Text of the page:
Playing against extremely loose ranges can take some getting used to. When your opponent's continuing ranges on the flop include gutshots and bottom pair, you can fire second barrels on the turn much more liberally. Some players take an extremely passive approach, which aside from being a very weak strategy, requires significant strategic adaption on your part. While we might prefer a polarized, balanced strategy against a regular opponent, we can employ an unbalanced linear approach against a loose passive opponent. A polarized approach is betting say nuts and air. Our strongest hands and our weakest ones. Whereas a linear approach is just betting the top say 20% (or whatever) of hands we have. Medium strength hands, strong hands, and nuts. Because loose-passive players are willing to call with such a wide range of weak hands, we can value bet them liberally, and fold all but our strongest hands if they do ever raise us. We don't want to bet our weakest hands (bluff) because that would fall into their trap since they are calling so frequently. But we can make strong and medium strength semi bluffs, since we will not be punished for our aggression very often. We can also bet marginal made hands with impunity, but not too weak because again our opponent is going to call at a high frequency.
It's All About the Nuts
Especially in loose, full ring, live games, PLO is a game of the nuts. That means your starting hands have to be evaluated for their nut potential. This isn't the case as much in six max, especially in somewhat tighter games, where you can get away with some marginal double suited hands. But when every pot is mass multiway, you have to be very careful with your starting hand selection. You need to play hands that can make the nuts, and continue after the flop once you do or if you have a very strong nutted draw. Having a nut suit is an important element of playability, but you also need to have strong secondary characteristics. A hand like AKQT double suited is or KK or QQ with a nut suit are classic examples of hands that are playable in loose live plo games. Hands that will do the dominating, not hands that will be dominated. Once you have four or five players going to the flop every hand then you are going to need to flop the nuts or a very strong hand to be competitive. By contrast, in online play, especially at higher stakes and in tighter games, the game becomes more about taking down pots postflop with well-timed aggression and finding the right spots to bluff on later streets. In these games, stealing the blinds becomes a real factor, and there is more emphasis on hands which might not be nutted but have playability. A hand like Kd5dQc3c has significant value heads up, or as a blind steal, but becomes almost worthless in a very loose full ring setting where you are going to go mass multiway to the flop and almost always be dominated in multiple ways.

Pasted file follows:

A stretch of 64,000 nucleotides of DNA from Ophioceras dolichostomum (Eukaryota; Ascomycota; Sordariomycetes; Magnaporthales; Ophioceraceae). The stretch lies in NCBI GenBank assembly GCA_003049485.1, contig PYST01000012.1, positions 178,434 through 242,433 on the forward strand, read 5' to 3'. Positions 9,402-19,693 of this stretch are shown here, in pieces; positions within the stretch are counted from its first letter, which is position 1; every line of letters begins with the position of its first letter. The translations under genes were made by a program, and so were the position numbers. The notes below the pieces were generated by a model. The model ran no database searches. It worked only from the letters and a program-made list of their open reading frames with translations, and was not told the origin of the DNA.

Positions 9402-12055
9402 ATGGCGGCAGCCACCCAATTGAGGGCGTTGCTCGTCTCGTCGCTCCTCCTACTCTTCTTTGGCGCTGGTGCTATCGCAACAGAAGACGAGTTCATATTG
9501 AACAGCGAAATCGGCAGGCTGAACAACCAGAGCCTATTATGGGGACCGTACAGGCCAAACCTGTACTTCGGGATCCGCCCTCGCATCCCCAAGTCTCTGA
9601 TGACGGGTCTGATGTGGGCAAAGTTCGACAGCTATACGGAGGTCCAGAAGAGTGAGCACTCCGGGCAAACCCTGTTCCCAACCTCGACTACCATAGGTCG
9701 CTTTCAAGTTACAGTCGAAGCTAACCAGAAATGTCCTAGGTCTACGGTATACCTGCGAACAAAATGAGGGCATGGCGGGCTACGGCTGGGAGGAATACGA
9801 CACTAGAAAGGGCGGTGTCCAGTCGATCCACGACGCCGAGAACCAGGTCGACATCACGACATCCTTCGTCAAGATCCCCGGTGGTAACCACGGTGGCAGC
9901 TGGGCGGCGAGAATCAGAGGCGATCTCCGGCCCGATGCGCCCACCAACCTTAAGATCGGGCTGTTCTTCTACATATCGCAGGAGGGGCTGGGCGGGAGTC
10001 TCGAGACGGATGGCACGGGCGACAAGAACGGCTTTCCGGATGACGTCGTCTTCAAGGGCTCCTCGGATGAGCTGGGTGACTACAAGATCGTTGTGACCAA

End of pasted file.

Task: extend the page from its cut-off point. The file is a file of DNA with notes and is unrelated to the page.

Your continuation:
Three Betting Strategy
In PLO you don't really do any bluff three betting, but you do want to have a balanced three betting range. We start off with three betting most of our AA combos. These are great hands to three bet because we're happy to stack off pre, being a favourite against any other hand. Because we are a favourite, we are going to retain our equity against our opponents hand on most flops. But we can't three bet just AA, because this will make our opponent's life too easy. So we mix in double suited perfect rundowns, like 789T, and some double suited one gappers as well like J987. We just three bet the double suited versions of these hands, to keep the frequencies in check. And we three bet a lot of double suited hands with an ace in them. Having the ace substantially reduces your chance of getting four bet. The nice thing about three betting a hand like 789T is that the flop can come 654 and then we can check and let our opponent blast off his air trying to make us fold our obvious aces. And we can put in some other unexpected check calls and check raises. In poker, you never want to have too high a check give up rate when you can avoid it, and having a mixed three betting strategy allows you to continue much more often on bad boards.
You should also adjust your three betting strategy to your opponent. If your opponent is opening tighter than is optimal, you don't want to three bet them as much, or you want to three bet them with a different quality of hands. Against a very tight opener, a hand like bad aces becomes more valuable, because they are more likely to have a hand like KK that is more dominated than a rundown, and you will know which boards are more dangerous (broadway boards). When it comes to flat calling raises, we usually want to call hands which are almost strong enough to three bet. So if we are three betting JT98 ds, we would flat with JT98 single suited. We usually don't have too much large a flatting range, although it depends on our position. We flat the widest on the button, and seldom flat from the SB. This is in theory or in GTO, but as we stated earlier there are considerations that can change that also.
Hopefully, that will give you a little taste of the differences between PLO and NLHE. PLO is a wild game, and definitely worth getting into if you have a background in NLHE or simply like poker in general. And since you are here, why not consider taking advantage of our PLO Coaching, or purchasing some black market PLO content at a massive discount.